Of all the genres that have emerged in the internet age, few are more actively online than hyperpop, digicore, and all of the subgenres that have emerged from the movement. But what is hyperpop and what do its artists do? This is a difficult question to answer. To put it simply, hyperpop is a meta commentary on pop music, accentuating the things we all associate with the genre (catchy hooks, repeatable melodies) but exaggerated to an almost surreal degree. As the genre picked up speed and began to intertwine with more traditional streams of popular music, the maximalist style was born in the mid-2010s with a number of musicians who had an uncanny ability to blend electronic experiments from avant-garde with melodies and harmonies that would stay in your head for days.
100 Gecs are commonly (and rightly) called the pioneers of hyperpop, but the genre was bubbling in the early 2010s before exploding onto the indie scene with 1000 gecs in 2019. The experimental pop record found the duo of Laura Les and Dylan Brady dives into the production crevices of rap, pop, R&B, electronic music and more, then distills it into a perfectly chaotic mix of all these styles. Imagine a smoothie made up of Little babyDua Lipa girls talk Disclosureand Aphex Twin, and you can land somewhere near where 100 Gecs landed with their debut.
But before helping create this new landscape, artists like the late Sophie and the mid-2010s discography of AG Cook’s PC Music collective, along with dubstep experimenters like Rustie and Hudson Mohawke, helped push other forms of music to what is now known. like hyperpop. Cook’s PC Music is more collective than a label, with tons of artist collaborations on the roster and a slew of aliases to keep the focus on the music. A number of artists on PC Music are LGBTQIA+, which has helped provide a stage for kids who previously couldn’t find communities to identify with. As The Independent put it, “It’s impossible to fully understand hyperpop without considering its extremely online context and its prominence among LGBTQ+ youth.”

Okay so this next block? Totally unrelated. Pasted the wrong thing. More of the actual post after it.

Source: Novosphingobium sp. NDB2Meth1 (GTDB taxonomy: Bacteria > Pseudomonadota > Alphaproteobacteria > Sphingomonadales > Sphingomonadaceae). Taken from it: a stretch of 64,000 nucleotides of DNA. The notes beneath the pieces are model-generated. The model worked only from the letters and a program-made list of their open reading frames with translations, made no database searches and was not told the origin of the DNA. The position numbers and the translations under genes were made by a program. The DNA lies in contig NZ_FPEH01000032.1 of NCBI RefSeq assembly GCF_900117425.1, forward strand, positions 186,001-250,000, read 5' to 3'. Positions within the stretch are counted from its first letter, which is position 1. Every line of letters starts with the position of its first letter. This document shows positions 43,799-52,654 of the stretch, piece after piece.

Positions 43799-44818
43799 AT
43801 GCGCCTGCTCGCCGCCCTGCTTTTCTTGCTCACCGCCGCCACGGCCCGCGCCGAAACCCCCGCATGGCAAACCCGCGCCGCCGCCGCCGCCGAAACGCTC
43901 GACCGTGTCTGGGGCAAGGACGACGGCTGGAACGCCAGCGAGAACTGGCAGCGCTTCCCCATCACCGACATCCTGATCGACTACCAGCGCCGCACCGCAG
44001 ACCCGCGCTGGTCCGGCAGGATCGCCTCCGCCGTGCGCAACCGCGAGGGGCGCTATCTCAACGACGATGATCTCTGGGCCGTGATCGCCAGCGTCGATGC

Also important: Spotify editor Lizzy Szabo’s hyperpop playlist. As The New York Times reported in 2020, the global platform created a way of thinking about this music that somehow brought together people like Charli XCX, Dorian Electra, Soundcloud rap like Lil Peep, pop punk, chiptune, trance, the blackwinterwells, and more. By bringing together all these seemingly disparate artists and genres, it has become a gathering place for fans and a way for the music industry to understand the hyperpop scene.
A new generation of hyperpop artists have sought to make this scene an open and inclusive community. That’s no surprise, given how many trans and non-binary people were involved in its debut. But emerging stars of the genre, many of whom are profiled in the article below, make inclusivity and active alliances with marginalized communities a central tenet of their work. The sound also exploded outside the country, with Nylon pointing out that Spanish stars such as “Rakky Ripper, eurosanto, PUTOCHINOMARICÓN and Autotune Angel are among the biggest names in the scene creating their own mix of bubbly hyperpop that strikes the perfect balance between escapism and nostalgia.”
This balance between daydreaming and looking to the past has been upended by a number of artists looking squarely into the future and deciding what it will look like. For those unaware of hyperpop social media, Discord, or emerging Spotify playlists that haven’t reached critical mass, here are seven artists who are changing the game of hyperpop and, therefore, the future of music.
Ericdoa is a modest 19-year-old kid from Connecticut who has become an online superstar thanks to his brilliant distillation of hip-hop, pop and emo. On singles like 2021 Euphoria the soundtrack “sad4whattt” and a 2022 track, “fool4love”, eric makes his subject very clear, with lyrics about broken hearts and relationships that never were. eric is on the more aggressive side of hyperpop, trading synths and drum machines for screaming guitars and soaring melodies. eric mixes the seriousness of emo with the punch of punk, creating a new mix of genres that has helped create a microgenre that is equal parts My Chemical Romance and Grimes.